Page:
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I believe you Art, but without seeing it, or another valid newsource it's hard to say what you've seen or what the circumstances were.
 

Art

Evo said:
I believe you Art, but without seeing it, or another valid newsource it's hard to say what you've seen or what the circumstances were.
So bye bye thread :cry:
 
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Different approaches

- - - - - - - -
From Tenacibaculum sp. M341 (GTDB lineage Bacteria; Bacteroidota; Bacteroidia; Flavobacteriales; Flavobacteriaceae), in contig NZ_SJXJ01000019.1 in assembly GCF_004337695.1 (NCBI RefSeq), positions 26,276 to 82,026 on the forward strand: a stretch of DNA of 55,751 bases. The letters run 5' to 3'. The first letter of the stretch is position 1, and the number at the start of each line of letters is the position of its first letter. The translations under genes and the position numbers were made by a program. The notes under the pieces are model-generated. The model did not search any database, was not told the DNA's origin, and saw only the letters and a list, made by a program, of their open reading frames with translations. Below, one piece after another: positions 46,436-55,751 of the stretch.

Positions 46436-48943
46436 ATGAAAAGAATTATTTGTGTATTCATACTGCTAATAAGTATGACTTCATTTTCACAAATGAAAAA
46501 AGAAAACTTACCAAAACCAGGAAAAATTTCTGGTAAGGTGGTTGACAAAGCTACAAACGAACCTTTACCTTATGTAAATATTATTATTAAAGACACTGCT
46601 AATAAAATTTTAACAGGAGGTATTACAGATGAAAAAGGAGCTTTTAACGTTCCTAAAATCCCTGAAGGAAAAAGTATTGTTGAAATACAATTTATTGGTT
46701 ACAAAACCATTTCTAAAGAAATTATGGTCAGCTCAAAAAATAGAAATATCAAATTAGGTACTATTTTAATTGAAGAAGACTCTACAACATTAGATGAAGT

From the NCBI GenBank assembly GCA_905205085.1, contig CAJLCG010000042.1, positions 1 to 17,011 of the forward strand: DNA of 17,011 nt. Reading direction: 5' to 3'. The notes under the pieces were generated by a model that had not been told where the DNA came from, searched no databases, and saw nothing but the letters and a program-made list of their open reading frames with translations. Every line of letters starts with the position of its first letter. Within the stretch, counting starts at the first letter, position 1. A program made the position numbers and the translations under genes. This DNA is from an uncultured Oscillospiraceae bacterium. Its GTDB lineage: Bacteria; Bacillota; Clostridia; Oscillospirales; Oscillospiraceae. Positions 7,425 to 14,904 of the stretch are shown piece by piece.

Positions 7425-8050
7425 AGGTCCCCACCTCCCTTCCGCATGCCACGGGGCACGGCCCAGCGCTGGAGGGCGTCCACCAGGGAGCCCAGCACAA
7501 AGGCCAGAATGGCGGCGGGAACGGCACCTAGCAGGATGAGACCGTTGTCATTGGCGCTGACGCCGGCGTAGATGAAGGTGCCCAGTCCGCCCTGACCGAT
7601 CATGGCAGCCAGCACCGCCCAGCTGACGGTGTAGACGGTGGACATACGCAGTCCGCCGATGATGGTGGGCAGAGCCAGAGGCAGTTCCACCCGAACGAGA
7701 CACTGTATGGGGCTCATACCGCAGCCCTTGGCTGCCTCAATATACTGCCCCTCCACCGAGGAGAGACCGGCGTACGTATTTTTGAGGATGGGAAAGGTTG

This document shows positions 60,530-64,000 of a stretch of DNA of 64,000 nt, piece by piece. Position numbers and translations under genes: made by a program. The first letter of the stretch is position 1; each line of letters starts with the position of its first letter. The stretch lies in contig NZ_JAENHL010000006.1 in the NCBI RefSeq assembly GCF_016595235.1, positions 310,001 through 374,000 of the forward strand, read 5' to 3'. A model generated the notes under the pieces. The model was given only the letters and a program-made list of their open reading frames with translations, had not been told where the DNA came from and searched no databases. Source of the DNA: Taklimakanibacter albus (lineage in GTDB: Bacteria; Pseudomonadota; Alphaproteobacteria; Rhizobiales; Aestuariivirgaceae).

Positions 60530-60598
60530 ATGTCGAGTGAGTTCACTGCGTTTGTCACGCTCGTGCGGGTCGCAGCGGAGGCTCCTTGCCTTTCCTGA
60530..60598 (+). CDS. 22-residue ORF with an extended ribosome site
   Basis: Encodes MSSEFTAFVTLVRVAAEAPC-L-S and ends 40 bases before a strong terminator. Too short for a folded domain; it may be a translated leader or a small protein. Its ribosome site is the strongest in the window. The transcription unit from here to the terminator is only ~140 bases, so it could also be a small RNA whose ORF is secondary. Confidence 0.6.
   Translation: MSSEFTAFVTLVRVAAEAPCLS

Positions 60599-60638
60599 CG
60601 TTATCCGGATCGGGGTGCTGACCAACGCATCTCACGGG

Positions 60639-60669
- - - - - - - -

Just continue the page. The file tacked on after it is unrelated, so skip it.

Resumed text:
During World War Ii the British and American forces had different ways of handling things. If you go to your state library and get the Time/ Life books on World War II there is one on D-Day. You see on the cover British solders getting off a boat like it's a vacation. Now the reason why they didn't have the same problems as the American's was due to a series of Tanks. Now it's been a few years since I read this so please excuse the fact that I don't have the exact name of the general of the tanks of the exact names of the tanks. Basically they were different Sherman tanks. One had removable flaps and a propeller so it could move in the ocean. incidently this is the only kind the American's accepted to take on their beaches. Then there was another that rolled out (bamboo?) poles with a matterial made out of coconut fiber. This was so heavy equipment could go on this tarp without sinking in the sand. Then they had another in which a tank could lay a small type of bridge over the walls. Then they had another in which a triagle shape basken was shot out of it's special cannon for clearing pill boxes. Then they had a flame throwing tank. They had a mind weeper tank and one that was like a tow truck tank. Basically they uysed thier heads. The Americans refused it and got alot of people killed.